Based on the spin conservation in electron tunneling across an insulator (I) and the spin polarization of conduction electrons in ferromagnets (FM) established by Meservey and Tedrow, Jullière put forward a quantitative model (1975) showing that tunneling in FM-I-FM junctions should lead to a large junction magnetoresistance (JMR). This conjecture was realized with repeatable results only in 1995, and since then JMR values >30% have been achieved at room temperature. This phenomenon has tremendous potential for applications as nonvolatile magnetic memory elements, read heads, and picotesla field sensors.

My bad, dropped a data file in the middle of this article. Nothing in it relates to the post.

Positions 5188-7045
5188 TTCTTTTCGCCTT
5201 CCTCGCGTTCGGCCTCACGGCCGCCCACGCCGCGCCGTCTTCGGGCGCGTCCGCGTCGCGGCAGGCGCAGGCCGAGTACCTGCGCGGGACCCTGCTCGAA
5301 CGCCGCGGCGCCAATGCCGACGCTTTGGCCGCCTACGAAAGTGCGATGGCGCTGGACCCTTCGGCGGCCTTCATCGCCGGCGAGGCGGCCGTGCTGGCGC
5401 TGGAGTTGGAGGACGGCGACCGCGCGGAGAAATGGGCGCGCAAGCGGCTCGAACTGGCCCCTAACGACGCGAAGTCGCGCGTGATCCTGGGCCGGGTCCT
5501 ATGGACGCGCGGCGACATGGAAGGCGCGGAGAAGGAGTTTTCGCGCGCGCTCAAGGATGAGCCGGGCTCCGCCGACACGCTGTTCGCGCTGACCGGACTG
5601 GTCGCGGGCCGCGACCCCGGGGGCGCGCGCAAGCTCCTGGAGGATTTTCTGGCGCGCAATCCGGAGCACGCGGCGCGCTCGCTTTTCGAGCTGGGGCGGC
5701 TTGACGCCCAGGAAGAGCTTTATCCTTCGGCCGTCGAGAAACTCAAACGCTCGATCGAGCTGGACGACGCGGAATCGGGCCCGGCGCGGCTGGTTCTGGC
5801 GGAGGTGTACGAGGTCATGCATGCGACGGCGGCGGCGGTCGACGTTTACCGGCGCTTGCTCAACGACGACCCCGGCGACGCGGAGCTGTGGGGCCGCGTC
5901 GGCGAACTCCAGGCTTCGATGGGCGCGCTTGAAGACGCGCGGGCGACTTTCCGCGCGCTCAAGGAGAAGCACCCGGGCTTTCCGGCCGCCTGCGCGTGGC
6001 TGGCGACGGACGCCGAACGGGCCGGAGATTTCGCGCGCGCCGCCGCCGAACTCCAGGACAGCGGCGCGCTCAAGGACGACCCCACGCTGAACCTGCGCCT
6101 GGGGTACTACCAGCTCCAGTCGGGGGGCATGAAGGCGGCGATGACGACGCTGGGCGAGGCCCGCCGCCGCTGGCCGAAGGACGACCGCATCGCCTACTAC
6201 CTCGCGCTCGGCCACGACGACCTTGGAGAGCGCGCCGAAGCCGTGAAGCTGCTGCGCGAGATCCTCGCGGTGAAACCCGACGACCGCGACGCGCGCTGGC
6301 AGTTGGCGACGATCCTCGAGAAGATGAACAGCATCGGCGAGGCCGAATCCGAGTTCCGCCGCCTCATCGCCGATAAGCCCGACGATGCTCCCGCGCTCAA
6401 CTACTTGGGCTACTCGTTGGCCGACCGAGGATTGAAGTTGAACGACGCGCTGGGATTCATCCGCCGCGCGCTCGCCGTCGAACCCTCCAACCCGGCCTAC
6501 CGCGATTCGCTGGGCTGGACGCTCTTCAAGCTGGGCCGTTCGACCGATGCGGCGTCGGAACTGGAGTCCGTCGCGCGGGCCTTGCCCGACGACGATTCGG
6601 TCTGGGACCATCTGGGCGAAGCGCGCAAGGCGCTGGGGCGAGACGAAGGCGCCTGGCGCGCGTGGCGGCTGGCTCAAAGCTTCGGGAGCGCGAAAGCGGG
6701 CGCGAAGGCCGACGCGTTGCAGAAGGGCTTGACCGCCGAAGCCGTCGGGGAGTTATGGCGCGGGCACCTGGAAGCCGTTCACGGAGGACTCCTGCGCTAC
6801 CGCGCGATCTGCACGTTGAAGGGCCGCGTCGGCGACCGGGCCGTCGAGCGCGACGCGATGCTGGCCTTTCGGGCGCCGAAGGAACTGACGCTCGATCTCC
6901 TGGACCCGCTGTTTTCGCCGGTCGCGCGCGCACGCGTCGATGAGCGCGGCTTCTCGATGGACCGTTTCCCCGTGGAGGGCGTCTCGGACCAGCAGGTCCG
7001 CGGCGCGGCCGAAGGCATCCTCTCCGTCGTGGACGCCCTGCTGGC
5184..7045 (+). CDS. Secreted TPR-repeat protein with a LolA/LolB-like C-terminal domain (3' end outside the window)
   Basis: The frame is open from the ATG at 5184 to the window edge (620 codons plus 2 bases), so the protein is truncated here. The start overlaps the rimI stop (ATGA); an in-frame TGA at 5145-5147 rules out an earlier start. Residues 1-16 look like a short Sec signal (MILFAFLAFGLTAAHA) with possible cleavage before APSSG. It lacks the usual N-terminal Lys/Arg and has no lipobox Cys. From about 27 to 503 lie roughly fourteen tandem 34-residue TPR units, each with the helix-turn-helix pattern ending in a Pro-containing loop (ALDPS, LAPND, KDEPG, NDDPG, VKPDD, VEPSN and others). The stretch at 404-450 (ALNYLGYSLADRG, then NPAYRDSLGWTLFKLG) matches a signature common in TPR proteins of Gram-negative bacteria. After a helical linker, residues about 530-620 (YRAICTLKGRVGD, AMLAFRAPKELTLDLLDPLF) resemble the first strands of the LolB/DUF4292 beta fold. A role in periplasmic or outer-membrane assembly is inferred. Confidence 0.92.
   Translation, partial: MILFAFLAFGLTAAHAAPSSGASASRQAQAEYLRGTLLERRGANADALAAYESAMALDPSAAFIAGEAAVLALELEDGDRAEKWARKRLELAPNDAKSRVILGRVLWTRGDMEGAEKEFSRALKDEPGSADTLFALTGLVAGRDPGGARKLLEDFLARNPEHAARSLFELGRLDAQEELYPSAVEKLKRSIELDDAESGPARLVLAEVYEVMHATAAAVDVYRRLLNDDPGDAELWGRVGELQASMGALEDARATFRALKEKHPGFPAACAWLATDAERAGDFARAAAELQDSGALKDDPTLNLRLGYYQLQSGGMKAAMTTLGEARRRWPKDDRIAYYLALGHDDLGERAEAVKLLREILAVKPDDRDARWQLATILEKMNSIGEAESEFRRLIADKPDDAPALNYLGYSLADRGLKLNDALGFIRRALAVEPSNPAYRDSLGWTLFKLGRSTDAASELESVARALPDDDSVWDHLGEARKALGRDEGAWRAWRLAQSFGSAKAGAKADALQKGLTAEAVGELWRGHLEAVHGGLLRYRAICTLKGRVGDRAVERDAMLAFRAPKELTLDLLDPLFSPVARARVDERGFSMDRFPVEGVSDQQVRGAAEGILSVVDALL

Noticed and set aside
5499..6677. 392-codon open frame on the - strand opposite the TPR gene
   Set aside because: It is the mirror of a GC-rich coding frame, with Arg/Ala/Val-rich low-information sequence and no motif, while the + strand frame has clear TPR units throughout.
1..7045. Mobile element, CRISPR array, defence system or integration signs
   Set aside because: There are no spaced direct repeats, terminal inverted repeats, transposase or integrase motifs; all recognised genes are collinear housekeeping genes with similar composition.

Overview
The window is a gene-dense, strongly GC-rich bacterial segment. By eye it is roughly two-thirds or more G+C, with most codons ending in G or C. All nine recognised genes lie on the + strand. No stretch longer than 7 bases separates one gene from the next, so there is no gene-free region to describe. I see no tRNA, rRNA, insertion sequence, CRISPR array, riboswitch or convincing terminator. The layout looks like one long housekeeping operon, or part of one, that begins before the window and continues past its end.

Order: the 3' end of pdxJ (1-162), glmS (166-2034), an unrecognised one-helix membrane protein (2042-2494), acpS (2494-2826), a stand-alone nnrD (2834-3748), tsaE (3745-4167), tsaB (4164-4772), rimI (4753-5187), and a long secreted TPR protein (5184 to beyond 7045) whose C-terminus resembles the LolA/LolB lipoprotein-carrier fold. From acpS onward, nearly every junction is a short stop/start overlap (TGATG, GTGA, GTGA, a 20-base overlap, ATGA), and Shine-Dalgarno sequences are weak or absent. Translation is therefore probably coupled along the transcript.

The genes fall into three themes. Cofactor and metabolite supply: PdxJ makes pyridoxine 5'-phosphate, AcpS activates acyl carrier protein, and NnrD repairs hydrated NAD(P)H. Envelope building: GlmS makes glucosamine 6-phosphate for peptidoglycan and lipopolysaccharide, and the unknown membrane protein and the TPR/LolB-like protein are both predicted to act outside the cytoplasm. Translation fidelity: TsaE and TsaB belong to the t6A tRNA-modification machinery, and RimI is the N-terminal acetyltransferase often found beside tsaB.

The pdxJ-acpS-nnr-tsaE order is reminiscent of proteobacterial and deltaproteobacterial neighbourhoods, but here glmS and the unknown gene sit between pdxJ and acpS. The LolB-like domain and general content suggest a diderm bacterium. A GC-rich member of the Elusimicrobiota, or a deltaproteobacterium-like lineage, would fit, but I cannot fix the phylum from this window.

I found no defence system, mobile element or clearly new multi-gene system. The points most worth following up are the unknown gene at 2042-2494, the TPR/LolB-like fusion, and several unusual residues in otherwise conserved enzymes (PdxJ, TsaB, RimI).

We review the experimental results and the current theoretical understanding of FM-I-FM tunneling and its dependence on bias, temperature, and barrier characteristics. The influence of inelastic tunneling processes and material properties on the JMR is extensively discussed. Early theories are reviewed and their relationship to the linear response theory is presented. Future directions, both from the point of fundamental physics as well as applications, are also covered.


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  • Article Type: Review Article
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